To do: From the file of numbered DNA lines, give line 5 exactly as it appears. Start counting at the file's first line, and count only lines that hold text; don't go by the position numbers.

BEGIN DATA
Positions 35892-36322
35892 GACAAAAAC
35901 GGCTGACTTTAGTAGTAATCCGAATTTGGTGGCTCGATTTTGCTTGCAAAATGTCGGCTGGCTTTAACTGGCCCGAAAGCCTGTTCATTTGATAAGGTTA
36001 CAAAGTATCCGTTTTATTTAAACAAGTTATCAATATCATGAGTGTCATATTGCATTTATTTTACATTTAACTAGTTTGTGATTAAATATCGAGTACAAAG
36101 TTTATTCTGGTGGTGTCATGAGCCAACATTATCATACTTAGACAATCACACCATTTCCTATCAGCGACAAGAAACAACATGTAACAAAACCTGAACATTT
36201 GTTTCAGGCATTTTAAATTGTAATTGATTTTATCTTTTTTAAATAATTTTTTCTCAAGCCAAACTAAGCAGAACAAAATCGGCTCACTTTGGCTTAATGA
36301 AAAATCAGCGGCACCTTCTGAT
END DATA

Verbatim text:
36101 TTTATTCTGGTGGTGTCATGAGCCAACATTATCATACTTAGACAATCACACCATTTCCTATCAGCGACAAGAAACAACATGTAACAAAACCTGAACATTT